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Methadone claimed life of 3-year-old

By Mark Wineka
mwineka@salisburypost.com
An autopsy report in the death of 3-year-old Kaely Nicole Heaven Osterhus concludes that the little girl died from methadone toxicity.
Dr. Christopher J. Gulledge of the Mecklenburg County Medical Examiner’s Office reported that his toxicological analysis from the girl’s autopsy revealed aortic blood, vena cava and liver methadone levels that were toxic “in a non-tolerant user.”
“It is my opinion the cause of death in this case is methadone,” Gulledge concluded.
It was this same toxicology evidence that investigators with the Rowan County Sheriff’s Office and the District Attorney’s Office waited on before charging Kaely’s mother, Paula Osterhus, with involuntary manslaughter last week.
The Post obtained a copy of the autopsy report Thursday.
Until now, the Sheriff’s Office had declined to identify the controlled substance they said the girl had ingested.
The autopsy report said the China Grove girl, who weighed 34 pounds, was found dead in her bed by her mother on April 17.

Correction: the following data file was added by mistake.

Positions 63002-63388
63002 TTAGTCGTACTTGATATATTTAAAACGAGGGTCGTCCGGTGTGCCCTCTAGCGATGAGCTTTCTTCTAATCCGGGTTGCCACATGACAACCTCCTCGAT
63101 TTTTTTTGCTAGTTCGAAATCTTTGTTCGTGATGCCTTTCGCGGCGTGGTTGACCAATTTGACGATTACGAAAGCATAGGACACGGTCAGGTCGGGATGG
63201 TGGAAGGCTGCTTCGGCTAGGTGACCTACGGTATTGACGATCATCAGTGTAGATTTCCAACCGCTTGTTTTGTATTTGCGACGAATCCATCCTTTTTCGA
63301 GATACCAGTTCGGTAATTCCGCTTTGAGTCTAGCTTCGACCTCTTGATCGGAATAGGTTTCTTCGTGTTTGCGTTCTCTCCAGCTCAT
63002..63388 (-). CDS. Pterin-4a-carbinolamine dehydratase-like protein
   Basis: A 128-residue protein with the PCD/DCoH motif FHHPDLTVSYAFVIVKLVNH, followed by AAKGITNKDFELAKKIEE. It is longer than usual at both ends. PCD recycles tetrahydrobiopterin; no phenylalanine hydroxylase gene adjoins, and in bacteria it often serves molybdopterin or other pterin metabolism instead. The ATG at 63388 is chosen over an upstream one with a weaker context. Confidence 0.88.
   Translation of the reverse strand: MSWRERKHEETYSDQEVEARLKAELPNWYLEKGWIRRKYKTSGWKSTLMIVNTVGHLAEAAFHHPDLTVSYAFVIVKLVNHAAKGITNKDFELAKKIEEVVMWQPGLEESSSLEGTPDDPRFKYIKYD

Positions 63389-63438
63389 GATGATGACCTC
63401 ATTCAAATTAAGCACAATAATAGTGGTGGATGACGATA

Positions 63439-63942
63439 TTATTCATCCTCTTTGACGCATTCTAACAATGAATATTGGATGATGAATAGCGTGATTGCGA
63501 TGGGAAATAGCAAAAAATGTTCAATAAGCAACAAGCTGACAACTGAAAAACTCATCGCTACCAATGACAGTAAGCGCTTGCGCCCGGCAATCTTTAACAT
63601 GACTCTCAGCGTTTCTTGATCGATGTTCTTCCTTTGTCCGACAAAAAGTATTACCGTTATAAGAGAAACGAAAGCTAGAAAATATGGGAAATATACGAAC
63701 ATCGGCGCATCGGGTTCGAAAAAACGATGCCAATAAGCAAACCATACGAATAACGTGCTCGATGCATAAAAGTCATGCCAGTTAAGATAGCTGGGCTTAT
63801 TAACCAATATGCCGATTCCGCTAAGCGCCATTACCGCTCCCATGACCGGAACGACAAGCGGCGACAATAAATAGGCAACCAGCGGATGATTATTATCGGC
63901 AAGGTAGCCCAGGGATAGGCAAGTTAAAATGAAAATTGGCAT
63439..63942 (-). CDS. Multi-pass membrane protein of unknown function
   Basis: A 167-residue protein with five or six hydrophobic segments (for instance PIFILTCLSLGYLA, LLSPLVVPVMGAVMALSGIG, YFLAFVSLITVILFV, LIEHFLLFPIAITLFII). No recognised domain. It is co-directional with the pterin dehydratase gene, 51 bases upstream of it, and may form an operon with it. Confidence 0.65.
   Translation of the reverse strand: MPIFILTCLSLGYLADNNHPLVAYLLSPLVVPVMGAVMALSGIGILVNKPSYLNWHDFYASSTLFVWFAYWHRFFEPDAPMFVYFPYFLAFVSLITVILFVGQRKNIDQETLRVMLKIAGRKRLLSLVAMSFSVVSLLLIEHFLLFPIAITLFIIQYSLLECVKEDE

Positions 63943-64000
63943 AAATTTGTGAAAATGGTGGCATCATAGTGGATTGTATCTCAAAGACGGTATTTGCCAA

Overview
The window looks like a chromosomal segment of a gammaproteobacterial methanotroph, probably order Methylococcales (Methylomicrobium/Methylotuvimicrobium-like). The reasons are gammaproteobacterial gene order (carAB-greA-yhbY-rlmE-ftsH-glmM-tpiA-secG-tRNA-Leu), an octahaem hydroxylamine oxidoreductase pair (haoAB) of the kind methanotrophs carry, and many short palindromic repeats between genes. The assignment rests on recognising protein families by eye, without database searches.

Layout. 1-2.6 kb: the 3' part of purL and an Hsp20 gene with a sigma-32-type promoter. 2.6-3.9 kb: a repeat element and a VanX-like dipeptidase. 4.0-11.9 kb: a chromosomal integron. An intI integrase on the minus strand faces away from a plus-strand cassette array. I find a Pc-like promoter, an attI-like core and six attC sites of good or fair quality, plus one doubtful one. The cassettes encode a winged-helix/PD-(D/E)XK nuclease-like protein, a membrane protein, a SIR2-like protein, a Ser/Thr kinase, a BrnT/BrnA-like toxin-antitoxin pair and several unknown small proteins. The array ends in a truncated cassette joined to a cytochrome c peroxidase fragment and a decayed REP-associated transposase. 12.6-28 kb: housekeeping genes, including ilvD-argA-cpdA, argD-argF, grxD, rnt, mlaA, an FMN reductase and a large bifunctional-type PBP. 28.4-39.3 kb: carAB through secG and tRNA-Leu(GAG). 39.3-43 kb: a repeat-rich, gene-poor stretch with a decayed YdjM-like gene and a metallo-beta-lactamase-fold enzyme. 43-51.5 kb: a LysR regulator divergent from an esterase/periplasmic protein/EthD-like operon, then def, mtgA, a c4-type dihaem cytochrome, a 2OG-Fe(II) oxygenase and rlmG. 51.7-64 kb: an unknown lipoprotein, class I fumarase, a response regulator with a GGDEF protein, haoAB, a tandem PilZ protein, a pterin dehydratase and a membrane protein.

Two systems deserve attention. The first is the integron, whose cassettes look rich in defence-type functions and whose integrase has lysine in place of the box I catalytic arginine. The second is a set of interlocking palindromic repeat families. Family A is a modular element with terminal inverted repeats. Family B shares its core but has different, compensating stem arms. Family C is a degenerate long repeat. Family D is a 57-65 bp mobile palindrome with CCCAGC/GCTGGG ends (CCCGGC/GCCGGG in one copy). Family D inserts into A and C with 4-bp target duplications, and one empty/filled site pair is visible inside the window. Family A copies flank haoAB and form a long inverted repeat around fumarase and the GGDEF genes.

Paula Osterhus told investigators she had found her daughter unresponsive at their 255 Tims Trail residence at 5:48 p.m. that day. The mother called 911, and emergency responders were unable to revive the girl.
The mother was the only one home with Kaely when she was found unresponsive, reports said. Eric and Paula Osterhus also have two sons.
A Sheriff’s Office spokesman told the Post earlier that a controlled substance, now confirmed to be methadone, had been left in a food container that was within reach of the girl.
The methadone was in a liquid form and red in color, according to reports.
Kaely’s mother had been prescribed methadone at a clinic, the spokesman said.
Methadone is used to help people suffering from chronic pain or for cancer patients. It also is prescribed to wean addicts off illegal narcotics. In that regard, it’s known mostly as a treatment for heroin addiction.
Used correctly, it can be an effective drug.
But used improperly, methadone can lead to lethal overdoses, and health officials say methadone-related deaths are increasing at a faster rate than any other drug-related deaths. According to the latest data from the National Center for Health Statistics, deaths nationally from the misuse of methadone increased 600 percent from 1999 to 2005 ó from 786 deaths in 1999 to 4,462 in 2005.
The North Carolina State Center for Health Statistics reported 273 deaths in which methadone was mentioned in 2004 and 318 in 2005, and it is believed those numbers have been increasing yearly since then.

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